Macro

Sri Lanka’s Debt Restructuring Roadmap: Following the Evidence

Sri Lanka’s recently gazetted domestic debt restructuring (DDR) exercise has drawn expressions of both support and criticism. Overall, negotiations have to be framed within certain desired outcomes to minimise costs to the economy. To this end, Sri Lanka’s negotiating stance dovetails neatly with crucial research evidence.

Driving Policy Action in Sri Lanka from Economic Crisis to Recovery

The Institute of Policy Studies of Sri Lanka (IPS) held a seminar on 25 October 2022 to coincide with the release of the Institute’s annual flagship report, Sri Lanka: State of the Economy 2022, on the theme Driving Policy Action from Crisis to Recovery. Dr Nandalal Weerasinghe, Governor, Central Bank of Sri Lanka and Mr K M Mahinda Siriwardana, Secretary to the Treasury/Ministry of Finance, Economic Stabilisation and National Policies, delivered the keynote addresses. Dr Dushni Weerakoon, Executive Director, IPS, made a presentation to mark the release of the Sri Lanka: State of the Economy 2022 report. Mr R H W A Kumarasiri, Director-General, Department of National Planning and Mr E A Rathnaseela, Addl. Director-General, Department of National Planning chaired/moderated a session on ‘Policy Action for Shared Sustainable Growth: A National Policy Framework’. Under this theme, senior IPS researchers Dr Nisha Arunatilake, Director of Research, Dr Ganga Tilakaratna, Research Fellow and Dr Manoj Thibbotuwawa, Research Fellow, made presentations.

A Fiscal Council for Sri Lanka: Pathway to Regaining Fiscal Credibility

Sri Lanka was once considered a development success story. But within the last few decades, this legacy was lost to governance failures and economic mismanagement. In recent years, the country has been characterised by a glaring lack of fiscal discipline reflected in the inability to raise sufficient revenue even to cover current spending. In this context, institutions have a major role to play in ensuring that governments do not fail. Effective institutions can (1) assure the provision of quality services which is essential for eradicating poverty and promote shared prosperity; (2) guarantee high-quality public spending and minimise corruption; and (3) ensure that all citizens benefit from economic growth and that development is not lop-sided. With this understanding, this blog discusses how a Fiscal Council (FC) can help Sri Lanka regain fiscal credibility and improve its overall economic performance.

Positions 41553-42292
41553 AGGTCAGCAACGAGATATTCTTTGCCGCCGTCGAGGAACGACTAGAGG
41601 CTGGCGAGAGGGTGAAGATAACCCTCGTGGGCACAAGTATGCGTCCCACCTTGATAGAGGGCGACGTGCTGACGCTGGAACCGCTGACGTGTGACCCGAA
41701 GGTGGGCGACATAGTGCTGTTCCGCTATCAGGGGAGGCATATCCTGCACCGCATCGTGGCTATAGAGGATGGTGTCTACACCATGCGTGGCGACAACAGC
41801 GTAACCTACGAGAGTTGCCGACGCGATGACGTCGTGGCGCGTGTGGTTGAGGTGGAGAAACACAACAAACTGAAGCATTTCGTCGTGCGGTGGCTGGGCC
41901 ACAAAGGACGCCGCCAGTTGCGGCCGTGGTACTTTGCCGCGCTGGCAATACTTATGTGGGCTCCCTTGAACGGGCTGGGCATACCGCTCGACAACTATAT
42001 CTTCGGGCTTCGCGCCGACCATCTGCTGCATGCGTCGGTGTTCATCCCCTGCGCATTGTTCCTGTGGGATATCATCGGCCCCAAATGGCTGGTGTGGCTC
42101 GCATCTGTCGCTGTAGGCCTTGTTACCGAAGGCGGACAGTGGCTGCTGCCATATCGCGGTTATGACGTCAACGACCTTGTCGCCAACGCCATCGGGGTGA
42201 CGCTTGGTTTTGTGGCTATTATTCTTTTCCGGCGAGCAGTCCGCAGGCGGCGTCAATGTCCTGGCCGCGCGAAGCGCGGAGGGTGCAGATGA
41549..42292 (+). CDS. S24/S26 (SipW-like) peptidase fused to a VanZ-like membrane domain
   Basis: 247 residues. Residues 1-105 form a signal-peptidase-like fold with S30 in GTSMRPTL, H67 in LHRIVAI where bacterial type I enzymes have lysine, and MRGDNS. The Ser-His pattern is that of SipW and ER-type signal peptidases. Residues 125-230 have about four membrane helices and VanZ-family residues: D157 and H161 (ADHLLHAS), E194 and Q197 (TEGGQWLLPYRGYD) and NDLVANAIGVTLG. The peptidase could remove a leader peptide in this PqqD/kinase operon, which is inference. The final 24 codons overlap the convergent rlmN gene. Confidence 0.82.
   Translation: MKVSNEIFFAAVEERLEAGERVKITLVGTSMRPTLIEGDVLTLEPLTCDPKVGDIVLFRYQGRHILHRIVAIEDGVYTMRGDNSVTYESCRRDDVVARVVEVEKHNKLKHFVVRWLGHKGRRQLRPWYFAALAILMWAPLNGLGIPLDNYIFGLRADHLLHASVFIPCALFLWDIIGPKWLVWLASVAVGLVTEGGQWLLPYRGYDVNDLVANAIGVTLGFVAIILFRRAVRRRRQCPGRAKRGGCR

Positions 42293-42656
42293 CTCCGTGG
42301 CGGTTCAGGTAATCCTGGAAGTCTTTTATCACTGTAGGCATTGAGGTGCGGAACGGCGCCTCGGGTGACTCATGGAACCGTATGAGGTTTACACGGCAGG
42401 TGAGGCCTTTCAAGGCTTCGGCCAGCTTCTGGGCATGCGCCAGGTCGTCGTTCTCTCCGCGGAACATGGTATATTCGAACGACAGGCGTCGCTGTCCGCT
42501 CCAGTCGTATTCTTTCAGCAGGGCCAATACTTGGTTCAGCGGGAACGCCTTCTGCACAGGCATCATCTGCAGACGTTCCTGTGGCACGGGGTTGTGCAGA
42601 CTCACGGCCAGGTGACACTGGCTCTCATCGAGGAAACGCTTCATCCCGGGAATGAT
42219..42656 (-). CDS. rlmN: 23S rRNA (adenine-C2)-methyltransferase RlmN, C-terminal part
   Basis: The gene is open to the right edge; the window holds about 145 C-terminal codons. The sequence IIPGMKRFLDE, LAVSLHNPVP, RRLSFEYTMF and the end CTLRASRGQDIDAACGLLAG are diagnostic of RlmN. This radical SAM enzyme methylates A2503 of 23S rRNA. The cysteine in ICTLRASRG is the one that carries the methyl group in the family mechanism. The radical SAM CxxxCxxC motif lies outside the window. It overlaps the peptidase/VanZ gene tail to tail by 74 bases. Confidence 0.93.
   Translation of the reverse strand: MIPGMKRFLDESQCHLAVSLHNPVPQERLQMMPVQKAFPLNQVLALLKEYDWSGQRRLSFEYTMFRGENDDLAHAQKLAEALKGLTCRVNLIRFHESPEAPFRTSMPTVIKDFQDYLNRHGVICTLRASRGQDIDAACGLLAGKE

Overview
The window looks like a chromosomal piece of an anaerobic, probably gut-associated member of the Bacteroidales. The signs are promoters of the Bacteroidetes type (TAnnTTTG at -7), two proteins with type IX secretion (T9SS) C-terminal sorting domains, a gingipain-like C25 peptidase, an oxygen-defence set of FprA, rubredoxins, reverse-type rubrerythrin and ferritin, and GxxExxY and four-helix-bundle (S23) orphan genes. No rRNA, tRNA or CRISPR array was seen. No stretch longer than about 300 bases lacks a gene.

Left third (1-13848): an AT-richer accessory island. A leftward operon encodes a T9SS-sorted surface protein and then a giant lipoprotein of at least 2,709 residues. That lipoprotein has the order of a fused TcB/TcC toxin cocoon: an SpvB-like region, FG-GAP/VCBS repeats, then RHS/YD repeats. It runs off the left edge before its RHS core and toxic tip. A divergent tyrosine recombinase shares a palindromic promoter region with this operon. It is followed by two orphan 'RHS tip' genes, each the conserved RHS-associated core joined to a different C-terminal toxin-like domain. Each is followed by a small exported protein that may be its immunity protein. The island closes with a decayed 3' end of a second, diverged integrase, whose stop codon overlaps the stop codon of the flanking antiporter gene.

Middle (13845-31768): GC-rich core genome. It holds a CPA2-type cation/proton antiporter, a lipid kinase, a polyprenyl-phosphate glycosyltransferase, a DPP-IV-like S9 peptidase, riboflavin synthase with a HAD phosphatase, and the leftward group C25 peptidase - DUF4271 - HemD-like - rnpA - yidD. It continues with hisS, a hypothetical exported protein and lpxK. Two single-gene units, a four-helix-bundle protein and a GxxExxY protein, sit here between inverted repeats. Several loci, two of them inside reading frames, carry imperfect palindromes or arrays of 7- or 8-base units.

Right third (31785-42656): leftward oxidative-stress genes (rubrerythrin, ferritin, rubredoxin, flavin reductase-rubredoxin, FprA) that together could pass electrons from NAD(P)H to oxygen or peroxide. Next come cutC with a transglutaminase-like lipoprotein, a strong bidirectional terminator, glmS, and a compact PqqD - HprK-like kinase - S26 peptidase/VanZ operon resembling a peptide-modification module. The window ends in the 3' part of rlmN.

Sri Lanka’s Runaway Inflation and the Limits of Monetary Policy

Having kept monetary policy too loose for too long, Sri Lanka started its tightening cycle in August 2021. It signalled firm intentions to regain the Central Bank of Sri Lanka’s (CBSL) focus on price stability by engineering a reduction in demand through high interest rates and withdrawing liquidity from the economy. Effectively, in the current dire growth outlook for Sri Lanka, the policy intention means forcing a recession to tame inflation. In choosing between the options of an aggressive hike that will lead to a recession or tolerating a prolonged inflationary spiral bordering on hyperinflation, the former is preferable. Once inflation takes hold, the damage can be corrosive, especially its deeply regressive impacts on lower income households. But a contractionary strategy to suppress demand will not achieve the desired outcomes if (a) inflation expectations are not well anchored and people expect rapid price increases to continue, and (b) supply side factors remain unaddressed.

Currency Board: A Solution to Sri Lanka’s Economic Crisis?

On 08 March, Sri Lanka devalued the rupee against the US dollar, entering into a floating exchange rate regime. The Central Bank of Sri Lanka had to abandon the pegged exchange rate as defending the rupee with dwindling reserves was impossible. The inter-bank exchange rate shot up once the banks were assured that the exchange rate was floated. The initial shoot-up was followed by further rallying of the US dollar reaching close to Rs. 300 per USD. With the gradually weakening rupee, inflation is also ascending to worrisome levels calling for radical changes, including adopting a currency board. This article discusses the effectiveness and suitability of a currency board for Sri Lanka in the current macroeconomic context. It argues that a currency board will be helpful to stabilise inflation in the short run but in the long run, Sri Lanka will be better off with a more flexible exchange rate regime.

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